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Published 14 febrero 2020
The Environmental Bill will introduce a mandatory 10% biodiversity net gain requirement for planning approval. This article will look at how it will be calculated, implemented and how it will work in practice.
The government proposal is that biodiversity net gain will be delivered within the existing planning and development process. A biodiversity metric will be populated with habitat information from the site assessment and landscape plans. Metric data will be able to anticipate any costs of achieving the net gain for the developer. Tariff rates will give guides as to the upper limits of habitat compensation costs should the developer be unable to mitigate.
As part of planning permission, developers will sign up to predictable conditions, obligations or a tariff payment to secure biodiversity net gain. This would prevent planning permission being delayed by net gain requirements.
The three options below set out how biodiversity net gain can be achieved under the policy proposals:
(a) The developer can avoid harm by mitigating and enhancing on site;(b) If the developer is unable to avoid harm, mitigate or compensate all impacts but is able to secure local compensatory habitat creation;(c) If unable to avoid harm, mitigate and compensate on site and unable to find local compensatory habitat a tariff would be imposed to fund cost effective habitat creation projects according to local and national conservation and natural capital priorities.
A development from the Warwick Metric, the DEFRA metric developed between Defra and Natural England enables practitioners to calculate losses or gains by assessing habitat through three categories:
• Distinctiveness – whether the habitat is of high, medium or low value to wildlife;• Condition – whether the habitat is a good example of its type;• Extent – the area, in hectares of kilometres (depending on the habitat type), that the habitat occupies.
The biodiversity is broken down into units after inputting the necessary data. The information should be included in ecological assessments before development, and habitats proposed after development. The result after development should be greater than before.
An increase of 10% in biodiversity will be the mandatory target, balancing the competing factors that overall gains will be achieved but ensuring costs to developers are proportionate.
The government will require net gain outcomes to be maintained for a minimum of 30 years and encourage longer term protection beyond this term provided it is acceptable to the land owner.
The government consider that net gain for biodiversity could be delivered in the following ways:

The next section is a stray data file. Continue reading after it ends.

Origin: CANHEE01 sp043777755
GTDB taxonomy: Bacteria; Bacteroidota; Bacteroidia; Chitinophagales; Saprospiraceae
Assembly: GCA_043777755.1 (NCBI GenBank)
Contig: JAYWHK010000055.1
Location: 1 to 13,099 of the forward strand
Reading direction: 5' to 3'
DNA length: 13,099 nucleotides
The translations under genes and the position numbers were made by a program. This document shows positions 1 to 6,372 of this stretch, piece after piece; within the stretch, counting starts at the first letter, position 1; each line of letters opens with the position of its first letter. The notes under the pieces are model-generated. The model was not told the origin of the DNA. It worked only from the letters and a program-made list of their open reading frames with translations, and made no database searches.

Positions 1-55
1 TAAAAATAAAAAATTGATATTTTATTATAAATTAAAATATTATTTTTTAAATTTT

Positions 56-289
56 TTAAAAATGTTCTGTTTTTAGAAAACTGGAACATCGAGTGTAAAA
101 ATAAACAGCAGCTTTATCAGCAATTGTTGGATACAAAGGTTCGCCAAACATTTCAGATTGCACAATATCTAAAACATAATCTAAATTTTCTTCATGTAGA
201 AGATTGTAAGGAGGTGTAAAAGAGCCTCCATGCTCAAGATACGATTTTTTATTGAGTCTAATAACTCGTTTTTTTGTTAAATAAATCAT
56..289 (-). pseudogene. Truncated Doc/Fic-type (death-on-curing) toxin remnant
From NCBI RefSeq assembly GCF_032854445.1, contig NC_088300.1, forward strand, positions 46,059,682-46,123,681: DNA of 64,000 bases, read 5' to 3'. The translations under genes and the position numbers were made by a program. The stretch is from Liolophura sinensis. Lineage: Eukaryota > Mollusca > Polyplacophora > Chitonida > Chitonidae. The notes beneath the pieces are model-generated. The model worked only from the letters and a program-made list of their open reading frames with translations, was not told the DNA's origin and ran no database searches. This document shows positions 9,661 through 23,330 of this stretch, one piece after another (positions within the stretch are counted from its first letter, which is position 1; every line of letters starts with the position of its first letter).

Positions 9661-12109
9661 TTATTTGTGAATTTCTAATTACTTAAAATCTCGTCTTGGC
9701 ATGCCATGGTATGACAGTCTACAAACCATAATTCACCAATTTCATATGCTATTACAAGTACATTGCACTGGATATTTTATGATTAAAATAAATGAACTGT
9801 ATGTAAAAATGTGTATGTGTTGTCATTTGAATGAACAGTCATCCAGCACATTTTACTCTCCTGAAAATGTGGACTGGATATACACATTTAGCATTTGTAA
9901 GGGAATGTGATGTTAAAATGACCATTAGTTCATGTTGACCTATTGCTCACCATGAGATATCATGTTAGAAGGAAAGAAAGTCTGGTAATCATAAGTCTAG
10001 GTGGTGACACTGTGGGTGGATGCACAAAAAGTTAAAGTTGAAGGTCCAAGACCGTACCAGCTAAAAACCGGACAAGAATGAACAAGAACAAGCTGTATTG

• Applying sensitive design that avoids the loss of high quality habitats, minimises the impact of development on site, enhances habitats in poor condition and delivers desirable places to live by creating new habitats on site.• Using off-site local and strategic compensatory habitat creation and enhancement only where net gain cannot be reasonably achieved on site, for example on land provided by habitat banks, land-owners or brokers as part of flexible market which supports identified biodiversity priorities and contributes to local and accessible nature.• Where opportunities for on-site and locally sourced compensation are not available, achieving gains through payment of a tariff. A tariff would be designed as incentivised habitat protection and strategic compensation (in line with mitigation hierarchy), raise revenue to invest in strategically important habitats that benefit local communities, support nature recovery and reliably achieve net gain overall at a national scale.
Net gain can be achieved through simple methods such as changing grass seed in mitigation fields or planting certain types of hedgerow to encourage flora and fauna.
The requirements will not be implemented immediately and the government have said they will include provisions in the Environmental Bill for a transition period of 2 years upon the Bill receiving Royal Assent.
Although at this stage the government is only considering mandatory implementation for biodiversity, future targets are to embed wider environmental net gain principles in development.
Mandatory biodiversity net gain is already a feature of the Welsh planning system, but the approach taken is rather different to that in England. Section 6 of the Environment (Wales) Act 2016 places a general duty on public authorities to, “seek to maintain and enhance biodiversity in the exercise of functions… and in so doing promote the resilience of ecosystems”.
Chapter 6.4 of Planning Policy Wales provides specific guidance on how local planning authorities should comply with the Section 6 duty, outlining in detail the practical options which do not include a tariff as proposed in England. The duty does not however include specified metrics or a particular target level of enhancement, leaving judgement as to whether proposed developments meet the requirements to local planning authorities on a case-by-case basis.
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Jennifer Glasgow, Ben Sasson